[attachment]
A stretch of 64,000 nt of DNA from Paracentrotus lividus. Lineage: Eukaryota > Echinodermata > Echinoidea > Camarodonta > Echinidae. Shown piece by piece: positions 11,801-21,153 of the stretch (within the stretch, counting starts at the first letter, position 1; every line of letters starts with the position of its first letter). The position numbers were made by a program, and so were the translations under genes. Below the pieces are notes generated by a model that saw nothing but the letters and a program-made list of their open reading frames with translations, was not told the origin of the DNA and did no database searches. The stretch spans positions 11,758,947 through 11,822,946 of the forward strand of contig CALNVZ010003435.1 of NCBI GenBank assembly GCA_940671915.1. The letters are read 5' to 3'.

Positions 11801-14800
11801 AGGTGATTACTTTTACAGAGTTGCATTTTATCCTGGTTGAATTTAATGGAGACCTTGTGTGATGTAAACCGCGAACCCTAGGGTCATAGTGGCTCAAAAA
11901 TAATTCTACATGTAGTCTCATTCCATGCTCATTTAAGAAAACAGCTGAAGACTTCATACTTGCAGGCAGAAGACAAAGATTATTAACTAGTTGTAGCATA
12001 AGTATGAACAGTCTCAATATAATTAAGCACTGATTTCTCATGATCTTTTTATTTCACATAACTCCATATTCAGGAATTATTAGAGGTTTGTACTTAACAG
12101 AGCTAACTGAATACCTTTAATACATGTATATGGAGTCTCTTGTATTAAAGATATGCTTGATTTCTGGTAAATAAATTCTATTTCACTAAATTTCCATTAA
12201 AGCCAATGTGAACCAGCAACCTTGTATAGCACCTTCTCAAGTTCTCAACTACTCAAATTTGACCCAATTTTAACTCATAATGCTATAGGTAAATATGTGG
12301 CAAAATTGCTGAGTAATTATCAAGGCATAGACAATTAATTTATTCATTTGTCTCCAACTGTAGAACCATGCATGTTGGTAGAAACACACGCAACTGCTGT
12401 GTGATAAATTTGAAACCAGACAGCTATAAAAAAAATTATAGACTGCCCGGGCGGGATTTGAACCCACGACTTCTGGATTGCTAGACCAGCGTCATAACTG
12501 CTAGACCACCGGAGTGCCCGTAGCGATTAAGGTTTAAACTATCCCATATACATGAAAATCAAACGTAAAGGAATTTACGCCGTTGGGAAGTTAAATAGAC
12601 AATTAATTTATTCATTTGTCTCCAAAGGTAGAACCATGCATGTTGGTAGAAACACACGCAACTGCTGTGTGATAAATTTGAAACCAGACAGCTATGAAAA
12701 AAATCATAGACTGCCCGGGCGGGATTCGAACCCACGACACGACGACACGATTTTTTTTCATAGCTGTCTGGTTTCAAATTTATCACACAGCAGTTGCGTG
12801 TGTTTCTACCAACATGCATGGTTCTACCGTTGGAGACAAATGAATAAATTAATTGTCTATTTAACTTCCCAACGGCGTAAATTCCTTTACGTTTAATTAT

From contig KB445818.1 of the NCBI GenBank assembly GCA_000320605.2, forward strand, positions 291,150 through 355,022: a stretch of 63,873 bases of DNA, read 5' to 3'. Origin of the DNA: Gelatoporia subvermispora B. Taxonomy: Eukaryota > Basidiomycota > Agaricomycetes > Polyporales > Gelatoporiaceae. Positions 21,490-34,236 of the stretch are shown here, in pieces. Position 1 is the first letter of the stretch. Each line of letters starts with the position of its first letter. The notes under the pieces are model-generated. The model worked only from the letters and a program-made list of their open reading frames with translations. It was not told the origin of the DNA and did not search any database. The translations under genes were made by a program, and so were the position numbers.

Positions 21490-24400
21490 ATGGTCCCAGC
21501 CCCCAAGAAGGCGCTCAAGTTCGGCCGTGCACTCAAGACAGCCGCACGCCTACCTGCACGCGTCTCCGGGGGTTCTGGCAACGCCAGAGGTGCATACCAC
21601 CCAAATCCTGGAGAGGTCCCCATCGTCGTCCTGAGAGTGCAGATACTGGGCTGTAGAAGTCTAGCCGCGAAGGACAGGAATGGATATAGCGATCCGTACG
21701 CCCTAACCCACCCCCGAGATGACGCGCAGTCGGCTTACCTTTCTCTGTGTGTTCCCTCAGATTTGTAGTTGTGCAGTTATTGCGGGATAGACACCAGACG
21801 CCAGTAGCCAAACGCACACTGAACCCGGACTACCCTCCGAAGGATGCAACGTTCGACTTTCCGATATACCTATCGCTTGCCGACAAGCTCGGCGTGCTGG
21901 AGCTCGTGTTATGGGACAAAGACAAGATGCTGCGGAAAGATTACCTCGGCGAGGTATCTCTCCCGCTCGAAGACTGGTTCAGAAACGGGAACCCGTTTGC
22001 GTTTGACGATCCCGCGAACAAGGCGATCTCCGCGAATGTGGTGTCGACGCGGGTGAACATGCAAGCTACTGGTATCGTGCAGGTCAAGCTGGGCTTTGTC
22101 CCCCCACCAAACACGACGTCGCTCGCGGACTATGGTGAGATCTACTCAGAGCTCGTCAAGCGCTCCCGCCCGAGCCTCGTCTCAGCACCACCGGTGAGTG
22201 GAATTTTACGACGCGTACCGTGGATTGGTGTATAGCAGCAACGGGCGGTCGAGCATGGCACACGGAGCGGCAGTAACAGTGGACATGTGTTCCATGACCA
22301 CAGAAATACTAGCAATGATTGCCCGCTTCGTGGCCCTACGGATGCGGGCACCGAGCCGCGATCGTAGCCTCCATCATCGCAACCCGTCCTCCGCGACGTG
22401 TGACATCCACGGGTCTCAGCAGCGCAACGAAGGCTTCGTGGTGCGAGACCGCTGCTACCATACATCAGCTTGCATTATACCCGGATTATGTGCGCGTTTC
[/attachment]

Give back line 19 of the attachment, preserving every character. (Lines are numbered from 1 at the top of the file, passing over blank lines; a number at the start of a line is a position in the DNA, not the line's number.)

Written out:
21701 CCCTAACCCACCCCCGAGATGACGCGCAGTCGGCTTACCTTTCTCTGTGTGTTCCCTCAGATTTGTAGTTGTGCAGTTATTGCGGGATAGACACCAGACG